These results indicate that the slow-wave burst pattern induced by EGTA, 5 mM, and K+, 6 or 7.5 mM, was transformed into persistently recurring double population spikes when K+ was increased to 12 or 15 mM. Similar nonsynaptic persistent spike activity could also be generated directly from a nonepileptic condition. As shown in Fig. 3, the application of K+, 12 mM, with Ca2+, 2 mM, could not induce epileptiform activity despite an increase in neuronal excitability indicated by multiple-PSs in evoked potentials (Fig. 3A). Even the removal of Ca2+ from the perfusion solution with K+, 12 mM, did not induce epileptiform activity in the spontaneous potentials, although the evoked PSs were larger in the pyramidal layer (Fig. 3B). However, continuous spikes appeared almost immediately after the addition of EGTA, 5 mM, in the solution and lasted >1 h. At the beginning, the spike activity was observed as separate spikes with higher frequencies and higher amplitudes (Fig. 3C and E). About 20 min later, the activity appeared as paired spikes repeated at a frequency of ∼4 Hz (Fig. 3D and E, diamond line) while synaptic transmission was suppressed, as indicated by the disappearance of PSs and very low amplitude fEPSPs in the evoked potentials.

Figure 3.

Status epileptiform activity induced by K+, 12 mM, and EGTA, 5 mM. A–D: Spontaneous potentials (left) and orthodromic evoked potentials (right) in the CA1 pyramidal layer and stratum radiatum. A: After 35-min application of artificial CSF with K+, 12 mM, and Ca2+, 2 mM, no epileptiform activity was observed in spontaneous potentials despite the increase of neuronal excitability indicated by multiple population spikes (PSs) in evoked potentials. B: After 35-min application of K+, 12 mM, without Ca2+, still no epileptiform activity was observed in spontaneous potentials, although larger multiple PSs were evoked in the pyramidal layer. C: Spikes appeared in the spontaneous potentials after the application of EGTA, 5 mM, to reduce the [Ca2+]o further and partially suppress the synaptic transmission. D: Persistent double spikes appeared in the spontaneous potentials after 25 min of EGTA application, and the synaptic transmission was mostly blocked, indicated by the disappearance of PSs and very small field excitatory postsynaptic potentials in evoked potentials. E: Spikes appeared ∼5 min after the application of EGTA, 5 mM, and lasted >1 h. During the early 20 min, the activity was observed as separated spikes with higher frequencies and higher amplitudes than those of double spikes that appeared later when the synaptic transmission was suppressed. The frequency of double spikes indicated by the diamond line in the left panel was half of the single-spike frequency.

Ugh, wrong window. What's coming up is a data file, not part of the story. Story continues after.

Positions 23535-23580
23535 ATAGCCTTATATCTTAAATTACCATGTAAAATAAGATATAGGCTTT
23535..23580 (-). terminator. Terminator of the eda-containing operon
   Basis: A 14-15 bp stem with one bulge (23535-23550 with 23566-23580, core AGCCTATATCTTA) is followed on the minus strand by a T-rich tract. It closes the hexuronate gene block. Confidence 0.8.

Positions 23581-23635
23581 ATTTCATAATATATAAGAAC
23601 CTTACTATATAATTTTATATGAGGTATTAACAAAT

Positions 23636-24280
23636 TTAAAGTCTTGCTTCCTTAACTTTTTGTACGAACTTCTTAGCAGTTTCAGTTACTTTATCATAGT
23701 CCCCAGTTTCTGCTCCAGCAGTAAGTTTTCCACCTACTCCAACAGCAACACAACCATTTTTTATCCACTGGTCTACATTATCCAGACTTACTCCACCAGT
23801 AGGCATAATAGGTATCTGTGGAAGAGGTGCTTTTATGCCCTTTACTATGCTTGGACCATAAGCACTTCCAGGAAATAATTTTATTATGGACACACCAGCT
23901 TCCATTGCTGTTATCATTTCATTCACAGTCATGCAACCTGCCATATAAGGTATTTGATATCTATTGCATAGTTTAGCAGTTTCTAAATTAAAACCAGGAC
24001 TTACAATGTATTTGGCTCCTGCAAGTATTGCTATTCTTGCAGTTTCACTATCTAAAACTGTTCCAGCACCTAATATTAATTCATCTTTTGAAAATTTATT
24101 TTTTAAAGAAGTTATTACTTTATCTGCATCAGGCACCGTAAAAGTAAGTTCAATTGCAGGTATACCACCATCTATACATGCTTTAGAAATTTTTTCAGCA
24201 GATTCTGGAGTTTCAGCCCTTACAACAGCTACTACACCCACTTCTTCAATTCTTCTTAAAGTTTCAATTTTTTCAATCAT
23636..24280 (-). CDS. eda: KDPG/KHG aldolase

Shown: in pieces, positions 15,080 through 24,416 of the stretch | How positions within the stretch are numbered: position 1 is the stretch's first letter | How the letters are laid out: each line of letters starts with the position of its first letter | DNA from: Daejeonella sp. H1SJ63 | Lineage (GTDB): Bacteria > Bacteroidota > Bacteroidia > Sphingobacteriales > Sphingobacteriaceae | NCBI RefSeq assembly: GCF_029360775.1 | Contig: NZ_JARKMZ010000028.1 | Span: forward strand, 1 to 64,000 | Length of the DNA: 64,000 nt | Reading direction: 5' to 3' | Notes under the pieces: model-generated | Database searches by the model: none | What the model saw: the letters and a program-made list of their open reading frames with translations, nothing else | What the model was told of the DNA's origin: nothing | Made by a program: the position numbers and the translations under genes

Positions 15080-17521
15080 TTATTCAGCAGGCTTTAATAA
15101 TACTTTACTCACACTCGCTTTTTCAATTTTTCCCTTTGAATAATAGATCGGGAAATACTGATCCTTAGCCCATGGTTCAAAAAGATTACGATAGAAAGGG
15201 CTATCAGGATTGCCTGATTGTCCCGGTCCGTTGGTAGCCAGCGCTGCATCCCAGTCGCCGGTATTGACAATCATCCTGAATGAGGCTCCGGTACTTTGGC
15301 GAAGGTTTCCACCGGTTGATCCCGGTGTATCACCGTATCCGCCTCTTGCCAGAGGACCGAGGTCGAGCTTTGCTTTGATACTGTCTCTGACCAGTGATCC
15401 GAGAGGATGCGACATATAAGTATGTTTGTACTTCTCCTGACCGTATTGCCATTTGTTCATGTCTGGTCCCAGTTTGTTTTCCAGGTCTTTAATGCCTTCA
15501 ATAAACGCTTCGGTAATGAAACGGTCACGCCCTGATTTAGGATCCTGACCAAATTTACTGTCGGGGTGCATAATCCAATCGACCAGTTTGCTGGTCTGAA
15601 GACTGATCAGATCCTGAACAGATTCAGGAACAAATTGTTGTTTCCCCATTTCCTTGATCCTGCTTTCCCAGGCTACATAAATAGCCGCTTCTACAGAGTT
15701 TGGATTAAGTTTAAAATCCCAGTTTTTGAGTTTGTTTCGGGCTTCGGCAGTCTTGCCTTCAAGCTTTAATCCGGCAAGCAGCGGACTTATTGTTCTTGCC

These data suggest that the 12 mM K+ concentration with normal Ca2+ concentration applied to the exposed surface of hippocampus cannot evoke epileptiform activity, whereas the combination of low Ca2+ concentration and elevated K+ concentration can induce sustained nonsynaptic double-spike activity that is different from low-Ca2+ slow-wave activity. The amplitude, frequency, and duration of both the nonsynaptic slow-wave activity and the double-spike activity are compared in Table 1. The duration of a single double-spike event (0.038 ± 0.039 s) was significantly shorter than that of a slow-wave event (1.24 ± 0.31 s; n = 12; p < 0.01). The frequency of the double spike (3.77 ± 1.28 Hz) was significantly higher than that of the slow wave (0.34 ± 0.14 Hz; n = 12; p < 0.01).

Table 1. Comparison among nonsynaptic slow waves, nonsynaptic double-spike activity, and PTX-induced interictal and ictal activity
ActivitynFrequency (Hz)Duration (s)Amplitude (mV) Pyramidal layerAmplitude (mV) Stratum radiatum
  1. PTX, picrotoxin.

  2. ap < 0.01, double spikes vs. slow waves.

  3. bp < 0.001, PTX interictal vs. double spikes.

  4. cp < 0.001, PTX ictal vs. double spikes; Student's t test.

Slow waves120.34 ± 0.14 1.24 ± 0.311.20 ± 0.48 3.25 ± 1.10
Double spikes12 3.77 ± 1.28a 0.038 ± 0.039a1.78 ± 1.21  1.00 ± 0.37a
PTX: interictal 5 0.28 ± 0.07b 0.14 ± 0.01b2.19 ± 0.71 4.11 ± 1.34
PTX: ictal 5  0.09 ± 0.03 c  0.69 ± 0.21 c6.79 ± 1.36 9.57 ± 1.79

The nonsynaptic continuous double spike repeated at a frequency of ∼4 Hz was quite different from the traditional synaptic epileptiform activity induced by convulsants, usually with long silent intervals between bursts. It has been shown that elevating K+ concentration can increase the frequency of burst activity (2,20–22) because of a decrease in the potassium AHP current. In addition, reducing Ca2+ concentration can also decrease inhibitory activity (15). Therefore we hypothesized that a decrease in inhibitory activity, such as GABAergic inhibition and AHP activity, was the underlying mechanism generating the high frequency of continuous double-spike activity observed in this investigation. This hypothesis was investigated by measuring multiple unit activity (MUA) and by comparing these waveforms with picrotoxin (PTX)-induced synaptic epileptiform activity.